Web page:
Once your HELOC is approved, you’ll get your cash upfront. You can use those funds for a variety of things such as buying a new car, starting a business or more commonly for home remodeling or to finance a purchase of another property.
Because the property (usually your home) is collateral on the loan, your interest rate on a HELOC will be lower compared to the rate on a personal loan. If you default on your HELOC, then the lender can takeaway your home — adding more risk. On the other hand, once the loan amount is fully repaid, you could draw from it again if needed.
Loans from a 401(k)
If you have a 401(k) plan through your job, you can take a loan against it — using your investments as collateral. You can borrow up to the greater of the two, whether its up to $10,000 or up to 50% of your vested balance capped $50,000. The term vested refers to how much of the money you wholly own, which varies according to your employer’s vesting schedule. For instance, if your 401(k) has $100,000, you can take a loan out up to $50,000.
As you pay interest on your 401(k) loan, it goes back into your account. Usually, a 401(k) loan term is five years. But if you quit or get fired you will only have 90 days to repay the balance or else pay penalties and taxes.
If you require fast access to cash, you can use your credit card at an ATM to get a cash advance. The max amount you can pull for a credit card cash advance depends on the credit card issuer but tends to cap out at 30% of your credit limit. For instance, if you have a $25,000 credit limit on your Chase Sapphire Preferred — you could use up to $8,250 for a cash advance.
This method works best when you need cash quickly and don’t have access to your debit card/ checking account, such as if you are traveling in a foreign country. When I traveled across Europe, I learned about the cash advance policy for each of my credit cards just in case I needed emergency cash.
But cash advances have their downsides too, as card issuers charge transaction fees of 3-5% and high APRs — which can go up to 36%! The issuer will start charging you interest the moment you have the cash in your hands, unlike regular credit card use – making the interest add up fast! A cash advance is best treated as a method of last resort and if you really need a bit of cash and can afford to pay it off as soon as you gain control of the situation.
0% APR Credit Cards
Let’s say you have some solid credit, then you can qualify for a 0% APR credit card which charges no interest during the introductory period — like the Citi Double Cash. If you anticipate having a large expense, then use a 0% APR card to cover it without interest for 6 to 18 month period. You’ll have to make minimum payments on the balance monthly, but you’ll do so with no interest charges — basically getting a short-term, interest free loan!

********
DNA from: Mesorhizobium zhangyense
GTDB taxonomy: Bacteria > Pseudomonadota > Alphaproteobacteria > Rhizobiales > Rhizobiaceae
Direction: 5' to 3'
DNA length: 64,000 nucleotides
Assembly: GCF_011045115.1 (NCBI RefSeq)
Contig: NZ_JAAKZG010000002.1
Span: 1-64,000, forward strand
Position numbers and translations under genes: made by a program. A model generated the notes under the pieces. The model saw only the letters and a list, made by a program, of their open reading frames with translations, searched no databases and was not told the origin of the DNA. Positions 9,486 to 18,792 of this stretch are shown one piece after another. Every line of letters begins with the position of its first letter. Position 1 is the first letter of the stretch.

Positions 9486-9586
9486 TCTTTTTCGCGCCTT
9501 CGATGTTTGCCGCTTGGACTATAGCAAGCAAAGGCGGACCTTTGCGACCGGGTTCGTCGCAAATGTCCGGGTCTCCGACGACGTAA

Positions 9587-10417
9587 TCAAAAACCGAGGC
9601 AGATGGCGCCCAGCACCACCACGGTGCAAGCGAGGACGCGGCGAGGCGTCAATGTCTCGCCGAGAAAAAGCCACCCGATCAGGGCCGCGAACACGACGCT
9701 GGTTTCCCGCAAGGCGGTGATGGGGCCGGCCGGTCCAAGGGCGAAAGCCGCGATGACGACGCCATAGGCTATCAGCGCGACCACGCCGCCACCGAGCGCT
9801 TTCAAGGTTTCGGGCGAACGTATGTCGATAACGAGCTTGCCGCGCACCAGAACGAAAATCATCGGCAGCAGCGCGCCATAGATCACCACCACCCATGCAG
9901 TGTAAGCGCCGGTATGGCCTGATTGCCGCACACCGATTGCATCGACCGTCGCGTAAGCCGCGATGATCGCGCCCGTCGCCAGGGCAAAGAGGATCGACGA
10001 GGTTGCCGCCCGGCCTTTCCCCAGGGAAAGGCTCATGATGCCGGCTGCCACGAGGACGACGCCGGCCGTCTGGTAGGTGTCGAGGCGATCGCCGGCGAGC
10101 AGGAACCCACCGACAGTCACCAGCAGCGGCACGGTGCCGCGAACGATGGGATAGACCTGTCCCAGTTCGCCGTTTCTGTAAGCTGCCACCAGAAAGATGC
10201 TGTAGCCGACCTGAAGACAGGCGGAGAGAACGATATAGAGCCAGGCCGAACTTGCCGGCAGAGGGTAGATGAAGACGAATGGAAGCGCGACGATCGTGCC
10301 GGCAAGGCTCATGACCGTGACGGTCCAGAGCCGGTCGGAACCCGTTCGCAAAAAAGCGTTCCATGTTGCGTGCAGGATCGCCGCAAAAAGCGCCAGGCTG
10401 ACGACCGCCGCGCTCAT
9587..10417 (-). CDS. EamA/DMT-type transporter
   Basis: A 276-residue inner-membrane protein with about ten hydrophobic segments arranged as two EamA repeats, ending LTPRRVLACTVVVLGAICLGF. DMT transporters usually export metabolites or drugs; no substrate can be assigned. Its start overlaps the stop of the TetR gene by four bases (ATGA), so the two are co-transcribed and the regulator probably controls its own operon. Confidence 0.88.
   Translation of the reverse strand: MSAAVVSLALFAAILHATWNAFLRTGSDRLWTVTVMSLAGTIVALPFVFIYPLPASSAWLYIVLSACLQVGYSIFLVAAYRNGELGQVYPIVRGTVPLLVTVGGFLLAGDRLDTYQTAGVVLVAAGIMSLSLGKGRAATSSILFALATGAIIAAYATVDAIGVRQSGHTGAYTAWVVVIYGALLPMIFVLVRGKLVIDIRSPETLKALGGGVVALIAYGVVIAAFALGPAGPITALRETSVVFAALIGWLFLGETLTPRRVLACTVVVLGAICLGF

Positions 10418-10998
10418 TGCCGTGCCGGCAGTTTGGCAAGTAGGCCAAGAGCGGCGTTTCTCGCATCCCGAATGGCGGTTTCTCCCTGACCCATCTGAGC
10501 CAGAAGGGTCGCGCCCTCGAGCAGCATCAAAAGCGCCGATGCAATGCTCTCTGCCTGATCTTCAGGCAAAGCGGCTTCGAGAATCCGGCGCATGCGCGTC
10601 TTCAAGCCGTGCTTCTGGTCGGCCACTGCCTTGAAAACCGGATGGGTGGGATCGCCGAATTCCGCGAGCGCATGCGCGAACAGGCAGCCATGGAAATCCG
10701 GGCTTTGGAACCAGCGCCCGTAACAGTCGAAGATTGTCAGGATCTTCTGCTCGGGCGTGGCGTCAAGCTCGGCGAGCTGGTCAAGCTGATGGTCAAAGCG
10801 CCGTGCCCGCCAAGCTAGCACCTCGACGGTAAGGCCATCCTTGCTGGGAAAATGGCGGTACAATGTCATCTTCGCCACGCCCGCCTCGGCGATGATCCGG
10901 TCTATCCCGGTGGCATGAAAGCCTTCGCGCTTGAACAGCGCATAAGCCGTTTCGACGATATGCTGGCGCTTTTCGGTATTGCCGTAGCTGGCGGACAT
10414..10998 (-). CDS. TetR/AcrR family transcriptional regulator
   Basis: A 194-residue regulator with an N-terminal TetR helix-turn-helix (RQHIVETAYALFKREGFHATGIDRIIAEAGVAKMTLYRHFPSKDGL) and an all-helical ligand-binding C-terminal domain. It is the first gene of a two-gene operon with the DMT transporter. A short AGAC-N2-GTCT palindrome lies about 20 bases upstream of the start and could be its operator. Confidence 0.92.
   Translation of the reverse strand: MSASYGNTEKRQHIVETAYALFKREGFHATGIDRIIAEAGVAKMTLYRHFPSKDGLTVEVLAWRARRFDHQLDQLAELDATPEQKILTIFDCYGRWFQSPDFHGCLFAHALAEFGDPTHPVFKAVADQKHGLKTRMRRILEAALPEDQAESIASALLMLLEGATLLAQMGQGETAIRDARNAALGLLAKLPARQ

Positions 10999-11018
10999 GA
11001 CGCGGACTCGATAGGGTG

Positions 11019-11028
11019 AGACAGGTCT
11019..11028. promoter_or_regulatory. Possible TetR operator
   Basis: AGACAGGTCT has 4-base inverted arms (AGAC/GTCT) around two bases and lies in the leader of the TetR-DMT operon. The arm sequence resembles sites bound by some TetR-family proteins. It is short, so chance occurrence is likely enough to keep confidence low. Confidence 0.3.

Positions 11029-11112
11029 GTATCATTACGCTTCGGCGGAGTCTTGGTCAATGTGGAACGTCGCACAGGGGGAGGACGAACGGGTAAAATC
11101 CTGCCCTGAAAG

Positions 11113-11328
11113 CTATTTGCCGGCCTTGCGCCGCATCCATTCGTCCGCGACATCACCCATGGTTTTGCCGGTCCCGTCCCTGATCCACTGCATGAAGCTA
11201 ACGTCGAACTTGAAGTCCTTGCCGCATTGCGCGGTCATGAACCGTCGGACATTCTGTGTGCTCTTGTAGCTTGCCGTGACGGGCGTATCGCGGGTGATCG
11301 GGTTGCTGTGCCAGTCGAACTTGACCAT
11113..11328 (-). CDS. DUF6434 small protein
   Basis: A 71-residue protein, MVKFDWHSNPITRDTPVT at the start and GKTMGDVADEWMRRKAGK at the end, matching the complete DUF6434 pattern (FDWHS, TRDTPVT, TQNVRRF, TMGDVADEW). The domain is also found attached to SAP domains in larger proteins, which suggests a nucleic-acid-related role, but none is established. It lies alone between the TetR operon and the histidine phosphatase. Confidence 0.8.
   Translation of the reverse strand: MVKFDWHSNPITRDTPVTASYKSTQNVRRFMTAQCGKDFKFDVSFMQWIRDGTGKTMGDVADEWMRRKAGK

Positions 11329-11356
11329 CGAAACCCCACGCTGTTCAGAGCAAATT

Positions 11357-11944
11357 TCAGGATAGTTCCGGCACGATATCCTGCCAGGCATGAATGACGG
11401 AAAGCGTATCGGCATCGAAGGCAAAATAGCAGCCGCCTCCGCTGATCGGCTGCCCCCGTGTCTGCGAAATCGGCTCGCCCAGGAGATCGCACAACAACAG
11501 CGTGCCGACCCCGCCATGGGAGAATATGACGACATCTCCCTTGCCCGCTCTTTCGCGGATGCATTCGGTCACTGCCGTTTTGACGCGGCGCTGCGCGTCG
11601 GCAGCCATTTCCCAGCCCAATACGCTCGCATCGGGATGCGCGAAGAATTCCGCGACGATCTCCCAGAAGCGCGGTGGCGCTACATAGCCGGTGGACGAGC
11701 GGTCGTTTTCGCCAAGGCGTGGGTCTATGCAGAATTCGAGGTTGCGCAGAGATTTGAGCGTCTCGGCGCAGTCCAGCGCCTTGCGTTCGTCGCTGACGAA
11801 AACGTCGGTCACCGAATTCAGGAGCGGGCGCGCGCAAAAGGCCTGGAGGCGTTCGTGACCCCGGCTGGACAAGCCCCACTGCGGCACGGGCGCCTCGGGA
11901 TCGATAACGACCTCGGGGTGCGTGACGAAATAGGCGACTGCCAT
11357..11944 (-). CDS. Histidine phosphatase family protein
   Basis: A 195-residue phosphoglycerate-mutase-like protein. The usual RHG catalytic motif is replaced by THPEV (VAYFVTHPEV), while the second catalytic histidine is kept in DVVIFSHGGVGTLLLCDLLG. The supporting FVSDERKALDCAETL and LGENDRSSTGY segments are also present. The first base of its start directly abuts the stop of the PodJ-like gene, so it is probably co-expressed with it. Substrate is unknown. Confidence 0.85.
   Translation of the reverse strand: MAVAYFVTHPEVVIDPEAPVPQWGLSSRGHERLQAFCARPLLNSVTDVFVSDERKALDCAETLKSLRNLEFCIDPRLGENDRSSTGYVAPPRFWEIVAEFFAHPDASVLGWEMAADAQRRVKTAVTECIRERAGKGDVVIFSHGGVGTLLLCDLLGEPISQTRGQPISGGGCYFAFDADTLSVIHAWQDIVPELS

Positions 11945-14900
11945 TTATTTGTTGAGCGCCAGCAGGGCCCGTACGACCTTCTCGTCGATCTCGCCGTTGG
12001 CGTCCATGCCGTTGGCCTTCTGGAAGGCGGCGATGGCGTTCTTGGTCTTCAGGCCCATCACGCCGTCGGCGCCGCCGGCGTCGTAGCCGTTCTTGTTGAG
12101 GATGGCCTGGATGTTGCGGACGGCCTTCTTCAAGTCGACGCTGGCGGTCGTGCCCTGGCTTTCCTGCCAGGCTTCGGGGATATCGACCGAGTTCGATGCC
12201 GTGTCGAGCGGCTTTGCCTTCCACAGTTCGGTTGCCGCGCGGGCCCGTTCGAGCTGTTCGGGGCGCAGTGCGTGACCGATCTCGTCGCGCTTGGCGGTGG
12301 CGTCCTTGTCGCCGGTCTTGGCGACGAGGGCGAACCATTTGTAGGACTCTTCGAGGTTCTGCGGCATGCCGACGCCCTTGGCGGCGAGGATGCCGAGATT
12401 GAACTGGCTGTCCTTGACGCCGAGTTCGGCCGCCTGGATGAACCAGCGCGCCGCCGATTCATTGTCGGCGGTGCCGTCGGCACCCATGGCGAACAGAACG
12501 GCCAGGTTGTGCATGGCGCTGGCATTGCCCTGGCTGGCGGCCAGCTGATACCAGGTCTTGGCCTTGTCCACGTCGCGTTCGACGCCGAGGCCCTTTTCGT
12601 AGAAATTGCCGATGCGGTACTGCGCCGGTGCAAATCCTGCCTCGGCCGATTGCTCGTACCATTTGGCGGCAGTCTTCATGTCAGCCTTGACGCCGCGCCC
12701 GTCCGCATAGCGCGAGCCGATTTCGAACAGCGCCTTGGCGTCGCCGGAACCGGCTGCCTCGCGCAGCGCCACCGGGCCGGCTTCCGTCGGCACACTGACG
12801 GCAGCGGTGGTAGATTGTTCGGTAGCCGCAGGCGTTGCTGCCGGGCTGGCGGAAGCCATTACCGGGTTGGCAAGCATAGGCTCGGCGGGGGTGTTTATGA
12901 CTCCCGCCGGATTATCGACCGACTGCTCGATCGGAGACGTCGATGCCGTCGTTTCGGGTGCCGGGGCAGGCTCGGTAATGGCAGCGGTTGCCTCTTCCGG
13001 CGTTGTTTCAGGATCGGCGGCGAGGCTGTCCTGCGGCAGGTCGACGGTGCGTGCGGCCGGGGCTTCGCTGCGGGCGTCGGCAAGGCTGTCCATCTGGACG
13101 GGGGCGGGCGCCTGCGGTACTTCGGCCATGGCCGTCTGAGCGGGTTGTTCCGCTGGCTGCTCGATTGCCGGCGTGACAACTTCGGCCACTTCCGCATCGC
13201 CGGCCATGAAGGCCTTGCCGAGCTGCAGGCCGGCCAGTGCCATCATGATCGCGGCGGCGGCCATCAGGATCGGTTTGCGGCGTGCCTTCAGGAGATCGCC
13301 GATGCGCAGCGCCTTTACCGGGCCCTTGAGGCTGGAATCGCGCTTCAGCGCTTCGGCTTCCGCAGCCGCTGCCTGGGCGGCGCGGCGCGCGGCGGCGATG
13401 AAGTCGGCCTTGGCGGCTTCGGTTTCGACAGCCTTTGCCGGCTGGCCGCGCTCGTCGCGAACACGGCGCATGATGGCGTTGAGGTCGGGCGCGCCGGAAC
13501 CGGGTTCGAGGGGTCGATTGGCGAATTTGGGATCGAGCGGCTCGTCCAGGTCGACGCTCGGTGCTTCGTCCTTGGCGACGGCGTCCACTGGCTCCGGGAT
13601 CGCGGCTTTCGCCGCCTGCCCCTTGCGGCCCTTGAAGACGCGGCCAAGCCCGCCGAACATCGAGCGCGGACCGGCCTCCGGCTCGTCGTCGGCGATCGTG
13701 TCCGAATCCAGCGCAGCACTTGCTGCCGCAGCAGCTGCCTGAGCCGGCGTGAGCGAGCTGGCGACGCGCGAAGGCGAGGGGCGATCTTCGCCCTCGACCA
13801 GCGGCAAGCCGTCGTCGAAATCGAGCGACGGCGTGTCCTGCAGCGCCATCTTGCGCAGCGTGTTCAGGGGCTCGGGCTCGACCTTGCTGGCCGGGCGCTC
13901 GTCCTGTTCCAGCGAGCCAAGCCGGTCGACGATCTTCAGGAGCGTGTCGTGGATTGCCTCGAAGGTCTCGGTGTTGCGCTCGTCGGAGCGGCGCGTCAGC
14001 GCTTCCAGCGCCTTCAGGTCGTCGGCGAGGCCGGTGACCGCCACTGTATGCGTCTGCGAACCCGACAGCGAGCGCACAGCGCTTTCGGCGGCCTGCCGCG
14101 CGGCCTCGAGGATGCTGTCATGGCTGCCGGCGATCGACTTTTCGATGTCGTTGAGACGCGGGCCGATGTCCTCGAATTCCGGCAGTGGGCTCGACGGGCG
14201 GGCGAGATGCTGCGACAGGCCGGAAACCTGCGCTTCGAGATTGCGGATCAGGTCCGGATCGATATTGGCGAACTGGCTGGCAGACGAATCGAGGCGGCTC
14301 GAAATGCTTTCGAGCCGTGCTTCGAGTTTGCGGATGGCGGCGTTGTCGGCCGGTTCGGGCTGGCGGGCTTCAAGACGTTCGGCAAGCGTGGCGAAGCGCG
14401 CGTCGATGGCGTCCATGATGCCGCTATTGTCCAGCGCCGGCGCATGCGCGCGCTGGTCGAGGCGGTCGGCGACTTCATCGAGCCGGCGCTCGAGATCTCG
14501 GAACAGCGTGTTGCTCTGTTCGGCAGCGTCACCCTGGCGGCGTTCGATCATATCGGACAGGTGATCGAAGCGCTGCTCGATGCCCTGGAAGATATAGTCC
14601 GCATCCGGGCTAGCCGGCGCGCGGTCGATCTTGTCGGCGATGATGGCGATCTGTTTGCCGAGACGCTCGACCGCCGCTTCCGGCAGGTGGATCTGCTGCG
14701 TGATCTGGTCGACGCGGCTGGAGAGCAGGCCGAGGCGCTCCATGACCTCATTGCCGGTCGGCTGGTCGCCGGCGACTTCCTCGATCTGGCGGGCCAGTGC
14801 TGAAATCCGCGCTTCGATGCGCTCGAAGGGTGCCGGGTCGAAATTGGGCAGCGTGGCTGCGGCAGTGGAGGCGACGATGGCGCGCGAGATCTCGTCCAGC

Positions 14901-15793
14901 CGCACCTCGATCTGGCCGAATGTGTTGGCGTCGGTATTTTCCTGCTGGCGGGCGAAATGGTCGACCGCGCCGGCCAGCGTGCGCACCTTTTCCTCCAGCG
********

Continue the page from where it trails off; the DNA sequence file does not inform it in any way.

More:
However when the 0% APR period ends, your interest rate will change to the card’s preset rate and you’ll be charged interest on any remaining balance. It’s best to plan and time your monthly payments so you payoff the balance before interest kicks in.
You can also use a balance transfer credit card to move your debt to another 0% APR card, though you will incur a balance transfer fee (usually 2-5%).
Sometimes a store or service provider offers payment plan options. This is common for purchasing home appliances, such as washing machines or a refrigerator or by doctors and dentists for more pricey procedures. There’s also Buy Now, Pay Later apps which help customers divide up the costs of a purchase over several months and are growing in popularity.
The Bottom Line
Personal loans are a good tool to reduce your debt or make a special purchase. Like with most financial decisions, taking on many personal loans (let alone one) can either be a costly choice or work out great — if you carefully consider your financial situation. This means factoring how much debt you plan to take on, how you plan to do it, and how it will affect your quality of life — so you can make an informed decision.
A big part of personal finance is knowing your available tools and using the one best suited for your needs, which may not be a personal loan. Whether you take out two loans, one, or none, we hope this walkthrough has been helpful to your future financial life.